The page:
A Classic Tasha Tudor Tale for Easter When Traditions Are Remembered and Embraced
“A Tale for Easter”
By Tasha Tudor
Softly tinted trademark drawings, enhanced by a dreamlike quality, are the hallmarks of this classic 1941 Tasha Tudor tale of a young girl’s run up to Easter.
Ms. Tudor, known for her pastels celebrating the joys of her rural childhood, beginning with her 1938 Pumpkin Moonshine, with its family-centered celebrations, and the winning of two Caldecott Honor book designations for Mother Goose in 1945 and 1 is One in 1956, continues here, with family-centered freshness in A Tale for Easter.
Ms. Tudor spent her life as an artist celebrating the wildlife, landscape and traditions of her own childhood.
And through her ninety some books, she has shared it with generations of readers that perhaps, by osmosis, long to soak in a simpler time and place that this artist captures with both sweetness and an unashamed sentiment.
In A Tale for Easter, amid a pastoral setting, young readers may peek at a tousle-haired young lady’s gently soothing interactions with nearby chickens that are given a special request for the day before Easter:
On Saturday, you go and ask
the chickens to lay you
plenty of Easter eggs.
And there are hints of traditions that are part of the preparation for Easter that signals its nearness:
It is only when Good Friday
comes, and you have hot cross
buns for tea, that you know for
certain Easter will be the day after
There is a childlike happiness and quiet calm in this young lady’s unfettered and innocent view of the burgeoning new life that surrounds author, Tasha Tudor’s look here at spring, and the holy day ahead.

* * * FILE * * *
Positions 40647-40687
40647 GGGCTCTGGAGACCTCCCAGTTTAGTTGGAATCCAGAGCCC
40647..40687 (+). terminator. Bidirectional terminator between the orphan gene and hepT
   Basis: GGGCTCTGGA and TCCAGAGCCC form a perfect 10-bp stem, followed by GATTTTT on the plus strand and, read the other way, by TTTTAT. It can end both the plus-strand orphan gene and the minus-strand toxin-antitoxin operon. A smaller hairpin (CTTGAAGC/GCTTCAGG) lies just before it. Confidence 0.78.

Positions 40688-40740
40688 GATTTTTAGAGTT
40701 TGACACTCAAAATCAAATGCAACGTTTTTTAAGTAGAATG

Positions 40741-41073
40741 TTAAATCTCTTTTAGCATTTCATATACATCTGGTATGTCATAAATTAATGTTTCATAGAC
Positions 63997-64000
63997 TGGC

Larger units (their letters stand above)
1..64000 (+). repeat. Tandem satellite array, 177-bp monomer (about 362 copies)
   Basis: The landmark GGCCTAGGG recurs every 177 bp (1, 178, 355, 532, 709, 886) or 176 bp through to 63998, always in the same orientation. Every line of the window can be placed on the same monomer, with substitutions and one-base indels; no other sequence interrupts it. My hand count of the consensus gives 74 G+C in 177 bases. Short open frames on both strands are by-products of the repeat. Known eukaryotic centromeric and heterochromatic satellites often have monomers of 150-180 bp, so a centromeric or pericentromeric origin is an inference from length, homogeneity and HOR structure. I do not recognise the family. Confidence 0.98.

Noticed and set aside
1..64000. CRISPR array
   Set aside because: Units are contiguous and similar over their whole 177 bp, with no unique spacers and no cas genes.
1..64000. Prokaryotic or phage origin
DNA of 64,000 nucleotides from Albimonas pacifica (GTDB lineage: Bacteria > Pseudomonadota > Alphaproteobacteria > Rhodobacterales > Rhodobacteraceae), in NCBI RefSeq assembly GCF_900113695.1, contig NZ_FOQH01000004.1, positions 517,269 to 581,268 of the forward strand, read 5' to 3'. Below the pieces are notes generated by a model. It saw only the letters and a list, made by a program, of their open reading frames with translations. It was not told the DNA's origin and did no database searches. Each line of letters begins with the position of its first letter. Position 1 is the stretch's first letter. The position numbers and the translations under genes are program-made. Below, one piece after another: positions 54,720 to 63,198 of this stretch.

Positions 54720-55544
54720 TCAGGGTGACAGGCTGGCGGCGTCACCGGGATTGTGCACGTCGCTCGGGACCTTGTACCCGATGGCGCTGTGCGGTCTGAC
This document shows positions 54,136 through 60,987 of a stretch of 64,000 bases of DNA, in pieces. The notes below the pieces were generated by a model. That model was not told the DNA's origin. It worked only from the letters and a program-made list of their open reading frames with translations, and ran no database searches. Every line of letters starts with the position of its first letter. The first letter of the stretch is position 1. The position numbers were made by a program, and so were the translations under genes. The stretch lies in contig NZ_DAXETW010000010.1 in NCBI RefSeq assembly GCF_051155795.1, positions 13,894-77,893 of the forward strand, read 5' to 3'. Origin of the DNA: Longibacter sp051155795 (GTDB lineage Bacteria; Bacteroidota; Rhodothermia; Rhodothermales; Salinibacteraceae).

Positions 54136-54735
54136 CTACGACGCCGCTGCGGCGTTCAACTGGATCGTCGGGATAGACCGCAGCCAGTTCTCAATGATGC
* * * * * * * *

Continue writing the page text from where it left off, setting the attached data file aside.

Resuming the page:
My very favorite part is the dreamlike sequence in which the young girl has the “loveliest of dreams,” with a wee fawn conveying her lightly on a springtime journey, taking in looks at leaping lambs, restful rabbits, gamboling ducks, and a host of tinted yellow, spring blossoming flowers.
If this was indeed what Tasha Tudor’s rural New Hampshire childhood was like in 1941, perhaps we need to allow our own children an imaginative picture book look back to a simpler time when the arrival of spring, its celebrations of new life abounding in nature, and the family traditions surrounding the observing of holy days may be looked at again with the fresh eyes of a new generation of readers.
It’s a classic Easter read not to be missed.
And, in this time of social-distancing, with perhaps a hold put on family celebrations this Easter, I can think of no better gift to young ones than a copy of this sent to a young reader…or better yet two copies; one for you to read and one for you to read over the phone or by Skype, right along their own copy.
It makes for a soothing spring-like leap into Easter.
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